In Whole Truth 1993 Elder Elijah L. Hill and family is pictured surrounding his appointment as the 1st and youngest African American to be appointed by the Mayor of Omaha to the Landmark Preservation Board for the City of Omaha, Nebraska.
April 2, 1993, Rev. Elijah L. Hill, present a letter to all commission members to consider at their next meeting implementing a subcommittee focusing around cultural diversity making sure all cultures are included in protection historic landmarks in the Omaha, Nebraska area. He shared a plan that The National Trust for Historic Preservation collaborate with Preservation Commission throughout the country.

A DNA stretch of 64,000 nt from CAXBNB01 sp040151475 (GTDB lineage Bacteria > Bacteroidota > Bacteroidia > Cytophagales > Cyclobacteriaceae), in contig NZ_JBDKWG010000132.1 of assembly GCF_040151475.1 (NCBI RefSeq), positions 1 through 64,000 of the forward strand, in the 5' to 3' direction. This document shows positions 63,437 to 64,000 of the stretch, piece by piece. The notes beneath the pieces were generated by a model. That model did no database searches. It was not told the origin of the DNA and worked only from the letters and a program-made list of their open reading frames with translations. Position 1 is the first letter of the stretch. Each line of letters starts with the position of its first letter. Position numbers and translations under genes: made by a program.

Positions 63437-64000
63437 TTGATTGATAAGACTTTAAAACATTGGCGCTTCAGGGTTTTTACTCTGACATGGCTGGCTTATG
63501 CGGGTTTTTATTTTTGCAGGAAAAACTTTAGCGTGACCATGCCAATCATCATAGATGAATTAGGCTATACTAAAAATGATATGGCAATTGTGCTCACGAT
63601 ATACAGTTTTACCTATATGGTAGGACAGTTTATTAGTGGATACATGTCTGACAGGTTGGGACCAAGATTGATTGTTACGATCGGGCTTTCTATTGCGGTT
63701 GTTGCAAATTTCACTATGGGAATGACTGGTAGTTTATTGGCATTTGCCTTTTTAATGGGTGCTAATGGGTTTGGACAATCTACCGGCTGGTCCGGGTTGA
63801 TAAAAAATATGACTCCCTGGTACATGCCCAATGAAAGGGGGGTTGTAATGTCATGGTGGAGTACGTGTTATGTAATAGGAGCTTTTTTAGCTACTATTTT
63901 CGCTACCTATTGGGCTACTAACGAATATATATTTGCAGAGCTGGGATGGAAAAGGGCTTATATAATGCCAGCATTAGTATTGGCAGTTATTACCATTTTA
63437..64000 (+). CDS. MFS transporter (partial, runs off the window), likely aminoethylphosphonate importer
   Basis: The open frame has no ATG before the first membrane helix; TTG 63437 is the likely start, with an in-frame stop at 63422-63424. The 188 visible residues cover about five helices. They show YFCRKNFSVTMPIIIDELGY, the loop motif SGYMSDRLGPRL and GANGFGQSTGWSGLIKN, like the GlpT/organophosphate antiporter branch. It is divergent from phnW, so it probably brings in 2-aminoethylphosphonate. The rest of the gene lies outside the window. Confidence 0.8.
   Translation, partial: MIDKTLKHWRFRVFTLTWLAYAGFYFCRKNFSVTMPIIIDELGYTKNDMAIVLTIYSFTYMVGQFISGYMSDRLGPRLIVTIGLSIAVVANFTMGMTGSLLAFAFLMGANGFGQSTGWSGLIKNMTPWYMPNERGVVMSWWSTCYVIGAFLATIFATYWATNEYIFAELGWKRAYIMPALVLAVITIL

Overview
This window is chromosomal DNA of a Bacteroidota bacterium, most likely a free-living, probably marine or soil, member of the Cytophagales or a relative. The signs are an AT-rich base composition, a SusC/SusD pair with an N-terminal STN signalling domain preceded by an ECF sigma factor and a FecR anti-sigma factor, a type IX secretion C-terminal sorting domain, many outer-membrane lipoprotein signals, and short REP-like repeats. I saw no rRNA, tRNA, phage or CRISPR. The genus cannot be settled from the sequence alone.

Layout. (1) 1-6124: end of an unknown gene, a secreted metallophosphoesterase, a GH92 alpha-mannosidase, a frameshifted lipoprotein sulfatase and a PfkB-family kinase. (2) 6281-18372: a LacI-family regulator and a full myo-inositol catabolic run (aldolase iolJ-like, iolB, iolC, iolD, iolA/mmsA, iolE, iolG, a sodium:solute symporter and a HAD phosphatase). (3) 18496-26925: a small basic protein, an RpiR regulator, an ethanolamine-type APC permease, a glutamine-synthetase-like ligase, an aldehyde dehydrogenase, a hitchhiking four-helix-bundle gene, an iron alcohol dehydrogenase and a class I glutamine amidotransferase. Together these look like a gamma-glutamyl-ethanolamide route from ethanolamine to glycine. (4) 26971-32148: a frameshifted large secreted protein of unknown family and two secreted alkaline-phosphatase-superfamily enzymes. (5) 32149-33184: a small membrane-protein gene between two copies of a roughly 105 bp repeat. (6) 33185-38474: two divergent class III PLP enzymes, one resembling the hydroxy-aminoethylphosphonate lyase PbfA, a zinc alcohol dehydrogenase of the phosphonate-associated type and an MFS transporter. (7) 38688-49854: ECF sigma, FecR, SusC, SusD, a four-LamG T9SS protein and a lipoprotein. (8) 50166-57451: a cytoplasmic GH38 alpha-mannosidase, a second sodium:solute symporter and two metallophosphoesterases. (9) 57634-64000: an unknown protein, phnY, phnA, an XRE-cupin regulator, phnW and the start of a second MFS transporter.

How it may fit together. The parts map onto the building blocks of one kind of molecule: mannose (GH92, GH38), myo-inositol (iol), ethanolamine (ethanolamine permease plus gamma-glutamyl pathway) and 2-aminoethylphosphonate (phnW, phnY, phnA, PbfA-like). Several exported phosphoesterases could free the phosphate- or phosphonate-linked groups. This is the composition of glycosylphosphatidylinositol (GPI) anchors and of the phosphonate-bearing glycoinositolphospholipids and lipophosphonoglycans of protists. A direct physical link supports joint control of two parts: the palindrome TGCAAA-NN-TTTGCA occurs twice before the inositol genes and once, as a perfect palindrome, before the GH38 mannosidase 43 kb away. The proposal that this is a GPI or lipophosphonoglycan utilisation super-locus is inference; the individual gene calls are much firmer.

August 19, 1993, Letter from City Planning Attorney Mary M. Elliston response to Rev. Elijah L. Hill's phone call requesting the Omaha City Attorney's office to update him on the city code surround the Omaha Landmarks since he became Chairman of the Omaha Landmarks Commission.
December 15, 1993, Rev. Elijah L. Hill, chairman of the Omaha Landmarks Heritage Preservation Commission informs members of the commission that he has inquired and consulted with Omaha City Attorney's surround the Landmarks informer rules of order, and that he wishes that the Omaha Landmarks Heritage Commission consider accepting Roberts Rules of Order to assist him in maintaining continuity in our public hearings.
September 8, 1993, Rev. Elijah L. Hill's formal minutes of the Omaha Landmarks Heritage Preservation Commission, and his committee review whether to approve an application to be submitted to the National Registry of Historic Places in Washington, D. C.